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  #10  
Old Posted Apr 17, 2018, 12:40 AM
milomilo milomilo is offline
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Originally Posted by Jaspertf View Post
Sorry to burst your bubble but the numbers cited by the Van Horne Institute are chronically under valued, High Speed 2 in the UK, which is 70km short of the distance between Calgary and Edmonton, is projected to cost over $27 billion. OVER $27 BILLION!
Also there are very few operationally profitable high speed rail services, one of the most profitable is the Eurostar, this connects London, Paris and Brussels, and recently extended services to Amsterdam. The population of Amsterdam is larger than the combined populations of Edmonton, Red Deer and Calgary, the population in the service area of Eurostar is greater than the population of the whole of Canada.
High speed rail in even the Montreal-Toronto corridor is decades away, in Alberta we need to learn to walk before we start running, which is the main reasoning to my idea. Once the population number justify, maybe then we can start thinking about High Speed Rail.
The Van Horne numbers probably are low, but you can't compare costs to HS2. HS2 is an infinitely more complex railway than what we would have to build in Alberta, including 2 deep bore tunnels on the approaches into Manchester and London, and miles upon miles of tunnel and viaducts elsewhere. The distance between London to Manchester is similar to between Edmonton and Calgary, yet you've got about the population of Canada crammed in there, as well as having to thread the railway amonst the existing infrastructure. HS2 will be vastly more expensive than the very simple railway we would need to build here.
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  #11  
Old Posted Apr 20, 2018, 3:08 PM
Jaspertf Jaspertf is offline
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Originally Posted by milomilo View Post
The Van Horne numbers probably are low, but you can't compare costs to HS2. HS2 is an infinitely more complex railway than what we would have to build in Alberta, including 2 deep bore tunnels on the approaches into Manchester and London, and miles upon miles of tunnel and viaducts elsewhere. The distance between London to Manchester is similar to between Edmonton and Calgary, yet you've got about the population of Canada crammed in there, as well as having to thread the railway amonst the existing infrastructure. HS2 will be vastly more expensive than the very simple railway we would need to build here.
I'm sorry I used such an extreme example, looking through my notes a more applicable example would be LGV SEA.

The Ligne a Grande Vitesse Sud Europe Atlantique is the new high speed line between Tours and Bordeaux, opened in 2017. The high speed line is 302km long and cost over $12billion, working out to $40million/km. This does not include station construction, connection to the regional rail network, and other infrastructure, there are also no long viaducts or deep tunnels. France, and the rest of Europe has lots of experience and expertise in building and operating high speed rail, Canada and North America next to non-existant. In my opinion (Civil/Structural Engineer) high speed rail between Calgary and Edmonton will cost upwards of $20billion, look at the debacle of California High Speed Rail. The Cascades line will be the next high speed rail line in the "West", it is already operational and well used, along most of the line the service runs in the "higher speed rail" category.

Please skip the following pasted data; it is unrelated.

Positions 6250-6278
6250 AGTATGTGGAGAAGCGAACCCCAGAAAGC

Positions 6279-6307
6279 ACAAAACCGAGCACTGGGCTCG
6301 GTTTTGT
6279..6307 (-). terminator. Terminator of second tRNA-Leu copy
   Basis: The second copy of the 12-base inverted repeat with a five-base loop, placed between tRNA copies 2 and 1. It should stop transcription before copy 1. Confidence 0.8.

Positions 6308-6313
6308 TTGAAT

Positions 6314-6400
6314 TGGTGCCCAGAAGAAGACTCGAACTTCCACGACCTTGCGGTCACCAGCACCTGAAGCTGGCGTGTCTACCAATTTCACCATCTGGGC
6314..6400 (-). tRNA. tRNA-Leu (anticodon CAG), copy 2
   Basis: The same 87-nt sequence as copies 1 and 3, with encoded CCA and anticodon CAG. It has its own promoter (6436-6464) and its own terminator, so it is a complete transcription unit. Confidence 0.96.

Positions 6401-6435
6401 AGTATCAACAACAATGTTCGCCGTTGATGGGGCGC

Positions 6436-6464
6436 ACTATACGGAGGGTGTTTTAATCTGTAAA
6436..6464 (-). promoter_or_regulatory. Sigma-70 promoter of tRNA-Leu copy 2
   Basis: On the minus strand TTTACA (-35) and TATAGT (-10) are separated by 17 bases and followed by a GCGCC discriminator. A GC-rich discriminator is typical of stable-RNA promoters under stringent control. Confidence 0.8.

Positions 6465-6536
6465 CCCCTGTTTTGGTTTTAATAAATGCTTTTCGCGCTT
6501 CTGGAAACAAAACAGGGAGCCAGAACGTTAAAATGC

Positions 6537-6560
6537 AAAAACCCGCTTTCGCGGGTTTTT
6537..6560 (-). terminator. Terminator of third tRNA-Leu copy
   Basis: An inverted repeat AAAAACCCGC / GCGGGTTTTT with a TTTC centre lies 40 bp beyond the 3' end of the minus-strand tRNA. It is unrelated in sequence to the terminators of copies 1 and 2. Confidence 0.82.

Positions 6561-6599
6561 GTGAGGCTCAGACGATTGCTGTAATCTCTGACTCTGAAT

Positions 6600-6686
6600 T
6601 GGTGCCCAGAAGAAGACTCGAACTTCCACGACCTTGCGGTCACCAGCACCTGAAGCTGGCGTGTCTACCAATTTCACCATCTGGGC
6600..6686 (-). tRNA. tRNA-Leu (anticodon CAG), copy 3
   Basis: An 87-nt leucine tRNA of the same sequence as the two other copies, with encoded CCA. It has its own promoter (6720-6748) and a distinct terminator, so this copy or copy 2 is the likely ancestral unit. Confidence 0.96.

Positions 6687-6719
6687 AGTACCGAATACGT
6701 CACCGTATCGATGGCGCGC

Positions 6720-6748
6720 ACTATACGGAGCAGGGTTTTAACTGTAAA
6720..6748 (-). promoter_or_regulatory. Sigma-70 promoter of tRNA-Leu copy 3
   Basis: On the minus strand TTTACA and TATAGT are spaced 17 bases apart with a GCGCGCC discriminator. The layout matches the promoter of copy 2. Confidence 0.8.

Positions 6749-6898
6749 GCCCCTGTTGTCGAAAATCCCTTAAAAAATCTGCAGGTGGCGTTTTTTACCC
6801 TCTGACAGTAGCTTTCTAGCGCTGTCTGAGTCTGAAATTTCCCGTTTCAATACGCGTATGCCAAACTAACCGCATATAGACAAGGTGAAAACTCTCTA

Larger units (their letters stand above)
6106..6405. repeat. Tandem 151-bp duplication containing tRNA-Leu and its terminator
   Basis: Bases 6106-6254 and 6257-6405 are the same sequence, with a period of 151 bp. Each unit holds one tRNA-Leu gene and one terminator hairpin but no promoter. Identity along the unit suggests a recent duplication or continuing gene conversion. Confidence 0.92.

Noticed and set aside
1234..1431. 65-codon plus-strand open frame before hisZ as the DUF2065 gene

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  #12  
Old Posted Apr 22, 2018, 3:08 PM
Jaspertf Jaspertf is offline
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Transpod Calgary - Edmonton

Hyperloop/Transpod will work, but will it cost CAD 6 billion?

In layman's terms what is Hyperloop/Transpod? It is an object travelling at high speed in a vacuum. Why a vacuum? A vacuum has little to no air, air creates resistance (aerodynamic drag), if there is no air there is no drag and objects can travel at much high speeds. Think of space travel.

However when it comes to passengers, we need air to breathe, so for passengers Hyperloop/Transpod becomes a pressurized vehicle travelling in a vacuum tube.

What is an object that operates with an interior pressure greater than the exterior? An aeroplane.

What is an object that operates with an interior pressure less than the exterior? A submarine.

What is the fastest form of propulsion? Electro-magnetic.

So an aeroplane propelled by mag-lev, inside a submarine.

As temperatures get colder, all metals and materials become more brittle and susceptible to fracturing. Over the past winter both CP and CN have been operating their trains at slow speeds to prevent breaking rails, causing the grain backlog. Ski hills will shutdown chair lifts below -20degC, to prevent cables snapping.